1947 International Latex Corporation divided into four separate divisions. One was an outgrowth of the specialty group named the Metals Division located at Pear and Mary Streets in Dover, Delaware. The Metals Division made display racks for Playtex products such as girdles, swim caps, baby pants as well as life vests, life rafts, and anti-exposure clothing. The other three divisions became Playtex (rubber and fabric goods), Chemical Division (known as Reichhold Chemical Co.) and the Pharmaceutical Division (which made items such as throat lozenges).
1952 The Metals Division was awarded a contract to supply the Navy and Air Force with high altitude pressure helmets. The work force at this time was about 30 people.
1954 Stanley Warner Corporation purchased the controlling interest in the International Latex Corporation.
1955 The Metals Division changed its name to the Special Products Division.
1956 The high altitude pressure helmet contract expanded to include high altitude pressure suits. The fact that the Special Products Division was involved in rubber compounding and dipping methods helped resolve the problems of flexible joints in these suits (elbows, knees, and waists). Work continued on life rafts for the Army and prototype helmets for the space program.
1958 The Special Products Division became known as the Industrial Products Division.
1960 Production was busy with softgoods assembly work, which included ammunition pouches, harness straps, and first aid pouches. A facility in Frederica was used as a warehouse to support this production.
1962 The Industrial Products Division began work on the Apollo Space Suit as a subcontractor to Hamilton Standard. The work force at this time numbered 50.
1964 The Industrial Products Division was re-named the Government and Industrial Division.
1965 The Government and Industrial Division was awarded a prime contract on the Apollo Lunar Space Suit. The work force increased to 200.
1966/1967 The International Latex Corporation formally split into three separate entities: IPC (Playtex), Standard Brands (Reichhold), and ILC Industries (formally the Government and Industrial Division).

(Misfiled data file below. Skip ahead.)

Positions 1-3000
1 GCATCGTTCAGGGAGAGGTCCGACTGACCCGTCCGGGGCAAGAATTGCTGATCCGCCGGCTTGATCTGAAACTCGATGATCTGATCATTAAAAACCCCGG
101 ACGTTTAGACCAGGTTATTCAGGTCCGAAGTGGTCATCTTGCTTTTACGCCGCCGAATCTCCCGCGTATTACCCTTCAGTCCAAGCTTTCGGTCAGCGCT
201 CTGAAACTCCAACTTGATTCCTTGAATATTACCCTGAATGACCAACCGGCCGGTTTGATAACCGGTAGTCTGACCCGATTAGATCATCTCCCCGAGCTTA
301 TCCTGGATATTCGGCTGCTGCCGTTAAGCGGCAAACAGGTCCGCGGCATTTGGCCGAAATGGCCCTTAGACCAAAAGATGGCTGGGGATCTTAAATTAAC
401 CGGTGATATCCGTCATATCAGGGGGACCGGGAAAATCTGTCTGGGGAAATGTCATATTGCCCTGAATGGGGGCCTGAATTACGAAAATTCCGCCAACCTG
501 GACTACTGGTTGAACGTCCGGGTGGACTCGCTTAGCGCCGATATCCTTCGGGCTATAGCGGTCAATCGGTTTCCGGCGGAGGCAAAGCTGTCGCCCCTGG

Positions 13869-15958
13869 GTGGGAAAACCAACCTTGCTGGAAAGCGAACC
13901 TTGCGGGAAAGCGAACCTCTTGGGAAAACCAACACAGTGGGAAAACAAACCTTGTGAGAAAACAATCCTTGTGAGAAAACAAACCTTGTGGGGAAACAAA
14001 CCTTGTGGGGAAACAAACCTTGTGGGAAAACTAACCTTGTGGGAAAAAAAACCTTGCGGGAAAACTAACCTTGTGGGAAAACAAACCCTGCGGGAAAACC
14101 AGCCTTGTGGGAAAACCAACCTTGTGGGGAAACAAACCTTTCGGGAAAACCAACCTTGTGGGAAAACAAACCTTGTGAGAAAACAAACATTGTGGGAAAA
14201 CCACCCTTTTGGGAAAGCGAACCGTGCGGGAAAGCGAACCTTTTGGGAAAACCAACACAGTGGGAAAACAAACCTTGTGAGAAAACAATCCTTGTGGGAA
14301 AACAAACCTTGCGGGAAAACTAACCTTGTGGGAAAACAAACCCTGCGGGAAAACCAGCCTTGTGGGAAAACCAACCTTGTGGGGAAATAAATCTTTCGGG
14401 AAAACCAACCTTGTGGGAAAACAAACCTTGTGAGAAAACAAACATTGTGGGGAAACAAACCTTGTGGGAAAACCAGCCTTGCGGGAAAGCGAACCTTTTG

1966 In November, ILC Industries, Inc. was incorporated in the State of Delaware as a wholly owned subsidiary of Stanley Warner Corporation.
1967 On December 22, the Stanley Warner Corporation merged into the Glen Alden Corporation. The company developed at its own expense, a barrier bag used to protect consumable-combustible cartridge cases for munitions. ILC eventually sold 475,000 barrier bags to the US Army. Under an Air Force contract, ILC started production of 384 double-wall air supported structures in the Frederica facility. As a spin-off of the double-wall structures, ILC started designing, fabricating and installing single-wall air-supported structures used as warehouses, field houses, and tennis court and swimming pool enclosures. Drawing on experience gained on high altitude helmet manufacturing in the early 50's, ILC Industries, Inc. produced a line of riot helmets and face-shields that were used by police and fire departments in larger cities during the late 1960s. At this time ILC Industries Inc. was manufacturing motorcycle helmets along with the Vari-Shield face shield, which was popular with motorcyclists and snow-mobilers.
1968 Our combined work force in Dover and Frederica numbered 755. At this time, 90% of the company's revenues came from the space suit program. We began production of 1,000 inflatable boats for the US Army.
1969 In January, ILC went public and sold 225,000 shares of common stock to the public at $7.25 a share. Glen Alden retained 70% ownership of the company. (All outstanding public shares were purchased by Rapid American, when they acquired Glen Alden.) The proceeds of the sale were used to purchase Bio Medical Electronics Inc., a producer of patient monitoring equipment that went out of business in 1972. July 20, 1969, will be remembered by many ILC employees as a highlight of their lifetimes. Neil Armstrong, attired in an ILC Industries Inc. designed and manufactured Apollo space suit took man's first step on the moon. An interesting fact of that mission and other lunar missions was that the space suit was the only item to be used on the lunar surface and brought back to earth, unlike their other flight equipment. Our space suits were used on the remainder of the Apollo flights and in Skylab and the Apollo Soyuz Test Project.
1970 The work force grew to 900. ILC Industries Inc. won a contract to rebuild portions of the Family IID 200,000 cubic foot balloons in conjunction with the Air Force. This lead to the design and manufacture of a variety of Aerostats for use in the United States' drug interdiction efforts. ILC Industries, Inc. purchased Steinthal & Company Inc., an established manufacturer of military parachutes in Roxboro, NC. The company eventually was sold in 1976.